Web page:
Haggie said a cyberthreat report raised 'no red flags.' Now it appears he didn't actually read it.

·3 min read
Last May, then-health minister John Haggie told reporters that he had received a threat assessment of health-care cybersecurity a couple of years earlier which 'highlighted no red flags.' (Mark Quinn/CBC - image credit)
Last May, then-health minister John Haggie told reporters that he had received a threat assessment of health-care cybersecurity a couple of years earlier which 'highlighted no red flags.' (Mark Quinn/CBC - image credit)

John Haggie does not appear to have read a 2020 threat assessment that he publicly said last year "highlighted no red flags" about the state of health-care cybersecurity in Newfoundland and Labrador.

Recent court filings by the government have revealed previously redacted details of that report, which warned of "significant IT vulnerabilities."

The province's health-care system suffered a devastating cyberattack by a ransomware group in the fall of 2021.

This week, CBC News asked Haggie, now the minister of education, how he would now characterize those warnings about "significant" vulnerabilities, in the context of his past "no red flags" comment.

"The issue of 'no red flags' was words that were supplied to me by NLCHI [the Newfoundland and Labrador Centre for Health Information] at the time," Haggie replied.

"They had that report. My recollection of it is that we took that with Health and Community Services at the time, and have gone to Treasury Board over the course of the period subsequently to look for increased investment. My memory is a little hazy now as to exactly what that was, but I do recall making some comments about increased investment in IT and security."

Did he read the document?

"I was presented with a summary at the time and that's where the 'no red flags' came from," Haggie replied. "Part of that was verbal."

So he made those comments about "no red flags" and no issues of concern based on what somebody had summarized for him, not from his primary source reading of this document?

"It was from a summary from NLCHI provided to me," he said.

Haggie noted that, in the health portfolio, "you get a lot of summary documents, and you trust the information that you're given."

Rob Antle/CBC
Rob Antle/CBC

Haggie referenced the 2020 cybersecurity threat assessment when speaking with reporters last May, to rebut a CBC Investigates story.

Israeli cyberexperts who reviewed information security arrangements at Eastern Health confirmed "numerous vulnerabilities, security concerns and compliance issues" that needed to be addressed within its network.

The details were in a business plan prepared for the health authority in September 2020 and obtained by CBC/Radio-Canada.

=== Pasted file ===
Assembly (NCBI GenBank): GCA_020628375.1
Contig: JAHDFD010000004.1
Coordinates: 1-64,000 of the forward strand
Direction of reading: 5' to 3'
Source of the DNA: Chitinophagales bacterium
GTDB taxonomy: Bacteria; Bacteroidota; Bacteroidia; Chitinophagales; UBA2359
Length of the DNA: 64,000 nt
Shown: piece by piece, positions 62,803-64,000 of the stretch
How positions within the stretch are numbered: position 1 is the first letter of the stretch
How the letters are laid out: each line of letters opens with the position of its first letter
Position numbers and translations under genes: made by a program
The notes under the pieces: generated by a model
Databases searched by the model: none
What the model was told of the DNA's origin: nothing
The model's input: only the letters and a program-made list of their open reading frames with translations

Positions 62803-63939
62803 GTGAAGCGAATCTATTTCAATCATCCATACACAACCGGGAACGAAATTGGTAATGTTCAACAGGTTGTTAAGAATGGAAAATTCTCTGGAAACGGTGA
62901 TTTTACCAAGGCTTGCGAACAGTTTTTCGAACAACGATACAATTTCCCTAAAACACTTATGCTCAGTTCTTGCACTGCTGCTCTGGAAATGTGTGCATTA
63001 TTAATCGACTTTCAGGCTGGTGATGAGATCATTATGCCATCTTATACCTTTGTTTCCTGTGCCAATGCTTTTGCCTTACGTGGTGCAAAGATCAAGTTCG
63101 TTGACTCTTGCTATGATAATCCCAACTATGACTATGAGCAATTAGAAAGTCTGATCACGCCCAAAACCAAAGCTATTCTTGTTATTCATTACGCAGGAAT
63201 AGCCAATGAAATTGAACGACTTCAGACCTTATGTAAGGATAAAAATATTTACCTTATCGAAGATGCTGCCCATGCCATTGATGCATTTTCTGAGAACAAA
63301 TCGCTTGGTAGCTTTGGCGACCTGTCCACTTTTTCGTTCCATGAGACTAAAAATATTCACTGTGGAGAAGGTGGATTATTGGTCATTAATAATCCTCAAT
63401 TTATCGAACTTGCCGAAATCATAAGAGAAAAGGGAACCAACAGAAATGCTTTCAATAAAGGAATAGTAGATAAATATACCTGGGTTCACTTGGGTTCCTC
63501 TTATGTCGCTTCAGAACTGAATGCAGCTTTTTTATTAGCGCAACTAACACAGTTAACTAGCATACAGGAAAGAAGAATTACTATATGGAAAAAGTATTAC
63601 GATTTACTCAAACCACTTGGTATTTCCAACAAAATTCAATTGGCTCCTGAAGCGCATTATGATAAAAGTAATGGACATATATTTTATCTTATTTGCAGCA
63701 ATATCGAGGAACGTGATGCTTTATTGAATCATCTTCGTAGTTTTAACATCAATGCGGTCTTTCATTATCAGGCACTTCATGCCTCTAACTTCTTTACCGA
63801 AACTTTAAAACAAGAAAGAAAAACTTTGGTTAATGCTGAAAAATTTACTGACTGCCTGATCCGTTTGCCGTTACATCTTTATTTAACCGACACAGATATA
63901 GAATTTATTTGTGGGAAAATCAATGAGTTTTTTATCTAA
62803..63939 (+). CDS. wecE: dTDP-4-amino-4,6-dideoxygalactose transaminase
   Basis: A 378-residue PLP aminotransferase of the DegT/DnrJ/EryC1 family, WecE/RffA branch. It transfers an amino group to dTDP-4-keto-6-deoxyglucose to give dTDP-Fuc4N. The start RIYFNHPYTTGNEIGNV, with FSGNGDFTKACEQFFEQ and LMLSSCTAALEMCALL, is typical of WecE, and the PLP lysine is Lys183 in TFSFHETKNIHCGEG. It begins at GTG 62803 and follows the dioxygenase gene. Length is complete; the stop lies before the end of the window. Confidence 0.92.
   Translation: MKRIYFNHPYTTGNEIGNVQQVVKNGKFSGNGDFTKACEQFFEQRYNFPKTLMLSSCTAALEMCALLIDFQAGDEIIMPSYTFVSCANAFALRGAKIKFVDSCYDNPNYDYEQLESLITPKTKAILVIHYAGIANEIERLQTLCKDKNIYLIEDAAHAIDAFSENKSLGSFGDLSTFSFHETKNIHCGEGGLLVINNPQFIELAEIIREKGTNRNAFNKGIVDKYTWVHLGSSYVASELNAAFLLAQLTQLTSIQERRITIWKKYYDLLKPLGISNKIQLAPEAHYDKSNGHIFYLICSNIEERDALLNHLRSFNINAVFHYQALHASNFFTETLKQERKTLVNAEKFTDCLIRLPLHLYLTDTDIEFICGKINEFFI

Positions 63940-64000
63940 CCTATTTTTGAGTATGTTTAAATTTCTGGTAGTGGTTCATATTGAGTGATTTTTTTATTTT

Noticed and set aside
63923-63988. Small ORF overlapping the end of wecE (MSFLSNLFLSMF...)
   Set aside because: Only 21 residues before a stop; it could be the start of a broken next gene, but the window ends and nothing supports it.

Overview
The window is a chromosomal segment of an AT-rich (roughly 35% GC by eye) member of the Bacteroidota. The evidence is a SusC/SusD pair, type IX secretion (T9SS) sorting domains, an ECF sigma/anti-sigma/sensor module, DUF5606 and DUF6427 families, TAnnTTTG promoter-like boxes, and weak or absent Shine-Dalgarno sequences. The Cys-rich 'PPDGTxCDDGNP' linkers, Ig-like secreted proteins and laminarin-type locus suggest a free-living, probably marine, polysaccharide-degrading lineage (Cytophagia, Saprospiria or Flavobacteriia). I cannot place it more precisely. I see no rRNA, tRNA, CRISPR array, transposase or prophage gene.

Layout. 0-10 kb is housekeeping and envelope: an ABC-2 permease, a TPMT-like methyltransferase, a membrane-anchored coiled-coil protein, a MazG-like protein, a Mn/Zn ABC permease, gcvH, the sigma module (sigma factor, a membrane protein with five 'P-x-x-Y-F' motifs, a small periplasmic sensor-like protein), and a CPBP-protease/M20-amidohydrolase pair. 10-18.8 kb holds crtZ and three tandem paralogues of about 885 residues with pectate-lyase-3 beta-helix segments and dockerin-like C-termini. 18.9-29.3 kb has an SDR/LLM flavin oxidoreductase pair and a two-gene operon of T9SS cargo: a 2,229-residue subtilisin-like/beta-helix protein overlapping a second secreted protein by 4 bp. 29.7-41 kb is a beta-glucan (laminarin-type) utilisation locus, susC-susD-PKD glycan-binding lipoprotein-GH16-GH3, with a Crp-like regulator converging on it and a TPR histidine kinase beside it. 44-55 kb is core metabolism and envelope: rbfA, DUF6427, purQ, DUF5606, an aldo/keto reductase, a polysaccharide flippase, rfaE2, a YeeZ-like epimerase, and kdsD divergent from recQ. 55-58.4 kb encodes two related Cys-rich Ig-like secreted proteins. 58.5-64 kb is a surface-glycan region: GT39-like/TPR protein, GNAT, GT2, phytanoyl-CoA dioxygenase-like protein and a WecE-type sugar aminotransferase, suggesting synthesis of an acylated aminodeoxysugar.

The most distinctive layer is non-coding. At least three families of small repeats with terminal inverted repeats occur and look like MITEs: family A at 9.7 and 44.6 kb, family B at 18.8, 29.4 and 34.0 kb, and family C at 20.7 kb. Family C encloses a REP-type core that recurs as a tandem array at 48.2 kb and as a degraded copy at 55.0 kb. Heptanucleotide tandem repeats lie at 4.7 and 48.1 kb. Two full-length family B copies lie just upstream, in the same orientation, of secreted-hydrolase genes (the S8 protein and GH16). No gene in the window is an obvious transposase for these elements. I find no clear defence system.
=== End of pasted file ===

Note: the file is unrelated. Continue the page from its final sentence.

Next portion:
Haggie — then health minister — minimized the significance of that report's findings, describing it as "a business development proposal."

At the time, Haggie told reporters he independently asked NLCHI for a threat assessment of cyber systems in September 2020 — around the same time the Eastern Health report was completed.

"I received a threat assessment which highlighted no red flags," Haggie said.

CBC News subsequently requested that threat assessment through provincial access-to-information laws.

It was titled "Ransomware: Threat and Mitigation Plans." Portions were blacked out in the response provided to the CBC.

But last week, the government wiped off some of that black ink in documents it filed at court to stop the privacy commissioner from having any continued role in investigating the 2021 cyberattack.

Among the sections of the 2020 threat assessment revealed by the government in court:

  • "Significant IT vulnerabilities exist, with new vulnerabilities identified daily such as outdated OS, unpatched systems, software flaws."

  • "NLCHI, under the existing mandate, will require significant effort to elevate all eHealth IT environments to an acceptable level of security."

CBC News asked Haggie this week whether he believes his "no red flags" comment is still accurate, given what is now known about those details of that assessment.

"I think the investigation from the privacy commissioner and the reports that [the Department of Justice] and [Justice] Minister Hogan will get will help clarify that," he replied.

WATCH | John Haggie questioned about past comments on cyber threat assessment:

The privacy commissioner has since stepped back from his office's ongoing cyberattack probe, saying he wanted to avoid a lengthy and expensive court proceeding and avoid any further delays in releasing the report.

The commissioner has delegated his authority to conduct and conclude the investigation to other officials in his office.

At this point, there is no date set for the release of the report.

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